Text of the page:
The Sunday Post’s Alice Hinds recently conducted and interview with ACID CEO Dids Macdonald OBE., in an article exposing the fears of SME designers. The article titled ‘Our designer fear: Small firms’ alarm at impact of high street copy-cats’, expresses the concerns independent designers and artists face as big high street names use the fast-track route to market by infringing the intellectual property (IP) of smaller designers.
In the article, Macdonald, expresses, “There’s an awful lot of small creative businesses, whether it’s fashion or product designers, that are basically the David’s of this world against the Goliaths. The Goliaths take the first step to market through theft – a lot of people call it IP infringement, but it’s just a sanitised word for theft. It is a huge and increasing problem.”
Macdonald continued, “We’ve had issues on behalf of our members against the very well-known names. We have been campaigning for a change in the law, and we succeeded in 2015 with the introduction of criminal provisions for intentional registered design infringement. “However, because the majority of UK designers rely on unregistered designs, there still isn’t that big deterrent factor. Small designers really are the prey of some unscrupulous behemoth retailers and manufacturers.”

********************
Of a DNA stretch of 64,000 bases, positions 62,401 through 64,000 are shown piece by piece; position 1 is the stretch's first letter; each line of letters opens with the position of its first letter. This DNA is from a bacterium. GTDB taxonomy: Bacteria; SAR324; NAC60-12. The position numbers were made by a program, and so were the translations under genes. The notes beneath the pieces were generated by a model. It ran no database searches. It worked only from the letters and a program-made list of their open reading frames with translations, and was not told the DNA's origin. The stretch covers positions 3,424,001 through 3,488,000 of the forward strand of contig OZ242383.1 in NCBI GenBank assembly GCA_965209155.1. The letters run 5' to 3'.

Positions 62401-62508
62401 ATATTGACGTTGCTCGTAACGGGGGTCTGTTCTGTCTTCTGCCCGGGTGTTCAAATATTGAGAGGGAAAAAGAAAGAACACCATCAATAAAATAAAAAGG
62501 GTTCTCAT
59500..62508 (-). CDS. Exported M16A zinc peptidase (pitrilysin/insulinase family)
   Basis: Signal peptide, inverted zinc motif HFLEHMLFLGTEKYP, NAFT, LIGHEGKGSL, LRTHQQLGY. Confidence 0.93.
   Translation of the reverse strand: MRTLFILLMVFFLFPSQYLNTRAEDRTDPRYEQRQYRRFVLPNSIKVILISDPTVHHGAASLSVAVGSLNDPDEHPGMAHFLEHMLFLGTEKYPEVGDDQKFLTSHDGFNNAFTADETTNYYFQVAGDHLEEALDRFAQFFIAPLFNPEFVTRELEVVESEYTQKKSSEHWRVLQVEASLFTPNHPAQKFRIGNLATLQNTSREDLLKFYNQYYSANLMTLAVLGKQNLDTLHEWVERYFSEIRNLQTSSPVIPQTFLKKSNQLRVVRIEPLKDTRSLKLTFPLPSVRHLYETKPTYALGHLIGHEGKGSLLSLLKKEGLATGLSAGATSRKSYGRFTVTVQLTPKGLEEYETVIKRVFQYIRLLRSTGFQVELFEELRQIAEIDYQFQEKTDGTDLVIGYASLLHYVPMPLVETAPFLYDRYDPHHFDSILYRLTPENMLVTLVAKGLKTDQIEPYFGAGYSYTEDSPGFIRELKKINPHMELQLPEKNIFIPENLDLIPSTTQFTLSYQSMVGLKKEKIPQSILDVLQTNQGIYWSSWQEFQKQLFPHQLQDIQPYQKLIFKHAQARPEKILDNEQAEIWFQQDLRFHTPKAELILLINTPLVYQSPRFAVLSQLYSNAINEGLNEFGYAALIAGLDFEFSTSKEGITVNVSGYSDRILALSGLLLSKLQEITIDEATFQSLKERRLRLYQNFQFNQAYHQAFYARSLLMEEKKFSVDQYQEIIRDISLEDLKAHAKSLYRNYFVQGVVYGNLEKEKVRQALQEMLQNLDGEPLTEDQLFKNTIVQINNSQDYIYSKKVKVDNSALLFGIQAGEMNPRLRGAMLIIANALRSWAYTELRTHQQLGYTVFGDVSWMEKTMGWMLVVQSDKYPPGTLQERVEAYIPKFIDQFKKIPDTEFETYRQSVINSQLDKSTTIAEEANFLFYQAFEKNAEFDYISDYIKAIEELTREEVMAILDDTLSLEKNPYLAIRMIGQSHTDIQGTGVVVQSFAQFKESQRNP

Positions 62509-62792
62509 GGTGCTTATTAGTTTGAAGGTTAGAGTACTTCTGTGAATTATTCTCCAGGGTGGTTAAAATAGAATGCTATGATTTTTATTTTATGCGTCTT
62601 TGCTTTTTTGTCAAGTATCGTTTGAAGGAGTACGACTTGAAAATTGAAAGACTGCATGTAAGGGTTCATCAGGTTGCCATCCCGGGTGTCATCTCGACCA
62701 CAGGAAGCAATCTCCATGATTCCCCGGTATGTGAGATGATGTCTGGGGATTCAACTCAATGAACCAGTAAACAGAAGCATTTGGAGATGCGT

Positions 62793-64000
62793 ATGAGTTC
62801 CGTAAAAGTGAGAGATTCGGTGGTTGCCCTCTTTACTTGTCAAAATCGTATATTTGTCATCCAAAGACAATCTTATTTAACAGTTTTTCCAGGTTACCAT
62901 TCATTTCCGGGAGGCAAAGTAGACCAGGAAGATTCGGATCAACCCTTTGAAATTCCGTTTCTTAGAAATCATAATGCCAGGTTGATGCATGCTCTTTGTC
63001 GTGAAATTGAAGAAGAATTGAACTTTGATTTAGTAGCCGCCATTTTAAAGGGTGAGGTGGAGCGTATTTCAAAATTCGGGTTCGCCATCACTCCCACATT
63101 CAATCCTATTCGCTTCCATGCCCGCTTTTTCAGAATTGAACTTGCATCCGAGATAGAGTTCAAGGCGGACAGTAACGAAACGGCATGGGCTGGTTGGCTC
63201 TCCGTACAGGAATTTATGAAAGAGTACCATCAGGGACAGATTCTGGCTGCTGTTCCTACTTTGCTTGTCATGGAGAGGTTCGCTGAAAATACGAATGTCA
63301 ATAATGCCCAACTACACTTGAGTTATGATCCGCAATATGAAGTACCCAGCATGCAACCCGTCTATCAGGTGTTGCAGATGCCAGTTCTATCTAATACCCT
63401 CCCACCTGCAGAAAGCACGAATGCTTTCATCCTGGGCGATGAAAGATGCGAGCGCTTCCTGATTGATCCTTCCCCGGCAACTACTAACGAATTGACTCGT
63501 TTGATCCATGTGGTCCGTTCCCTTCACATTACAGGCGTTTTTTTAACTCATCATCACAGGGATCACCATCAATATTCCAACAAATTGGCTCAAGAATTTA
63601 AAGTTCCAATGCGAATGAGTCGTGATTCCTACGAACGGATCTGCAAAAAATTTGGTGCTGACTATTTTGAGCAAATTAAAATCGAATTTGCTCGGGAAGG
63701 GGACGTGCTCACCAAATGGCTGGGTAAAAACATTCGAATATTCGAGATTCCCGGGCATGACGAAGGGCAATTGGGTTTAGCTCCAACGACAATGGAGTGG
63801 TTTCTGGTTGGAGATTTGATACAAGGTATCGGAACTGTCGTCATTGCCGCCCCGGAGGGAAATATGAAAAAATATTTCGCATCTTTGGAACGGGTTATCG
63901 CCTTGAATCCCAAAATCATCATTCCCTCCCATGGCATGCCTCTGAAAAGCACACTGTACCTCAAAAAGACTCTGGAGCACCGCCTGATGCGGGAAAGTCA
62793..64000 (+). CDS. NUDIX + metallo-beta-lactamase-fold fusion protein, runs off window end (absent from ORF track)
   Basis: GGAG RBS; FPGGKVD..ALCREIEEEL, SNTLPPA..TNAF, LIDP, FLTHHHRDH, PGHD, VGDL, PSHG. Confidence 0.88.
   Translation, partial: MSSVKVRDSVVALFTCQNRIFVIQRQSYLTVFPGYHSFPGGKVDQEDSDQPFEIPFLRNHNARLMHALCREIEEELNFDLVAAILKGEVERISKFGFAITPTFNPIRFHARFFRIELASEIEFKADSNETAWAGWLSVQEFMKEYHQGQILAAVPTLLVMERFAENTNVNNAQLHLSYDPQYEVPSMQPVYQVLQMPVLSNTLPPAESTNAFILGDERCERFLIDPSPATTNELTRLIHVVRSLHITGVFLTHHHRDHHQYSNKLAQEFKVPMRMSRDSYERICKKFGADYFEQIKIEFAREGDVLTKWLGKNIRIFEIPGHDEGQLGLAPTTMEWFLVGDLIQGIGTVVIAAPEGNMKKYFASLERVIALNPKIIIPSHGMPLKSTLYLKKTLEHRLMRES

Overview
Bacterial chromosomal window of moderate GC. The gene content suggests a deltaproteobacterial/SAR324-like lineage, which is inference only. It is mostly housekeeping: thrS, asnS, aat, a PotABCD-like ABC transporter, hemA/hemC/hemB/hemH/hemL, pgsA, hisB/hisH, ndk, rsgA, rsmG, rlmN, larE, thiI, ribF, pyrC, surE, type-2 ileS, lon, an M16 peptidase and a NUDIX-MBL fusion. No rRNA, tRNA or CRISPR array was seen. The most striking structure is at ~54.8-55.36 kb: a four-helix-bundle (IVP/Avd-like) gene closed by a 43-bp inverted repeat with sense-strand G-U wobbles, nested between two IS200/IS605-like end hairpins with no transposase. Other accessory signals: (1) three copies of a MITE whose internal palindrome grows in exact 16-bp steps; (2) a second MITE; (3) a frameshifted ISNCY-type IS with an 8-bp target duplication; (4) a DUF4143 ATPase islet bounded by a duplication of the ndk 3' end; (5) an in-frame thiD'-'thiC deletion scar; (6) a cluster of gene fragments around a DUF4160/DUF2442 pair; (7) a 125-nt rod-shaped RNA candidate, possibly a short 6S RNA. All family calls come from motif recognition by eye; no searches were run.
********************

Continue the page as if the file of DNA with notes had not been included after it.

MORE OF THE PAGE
You can read the full article here.
Thank you, Alice Hinds and The Sunday Post for raising these very real and detrimental concerns for the design industry. Dids Macdonald has been campaigning for 25 years to strengthen IP law and policy reform and continues to do so. Macdonald and ACID are determined to limit the negative impact of the Goliaths of the marketplace from infringing upon small designers so easily.
ACID will be in talks with the IPO with our ‘Top Ten’ recommendations from January 2023 onwards. In 2022 we also created the ACID IP Charter initiative which aims to produce an industry-wide list of names who support ethics, respect, and compliance in the design industry. You can sign the IP charter here.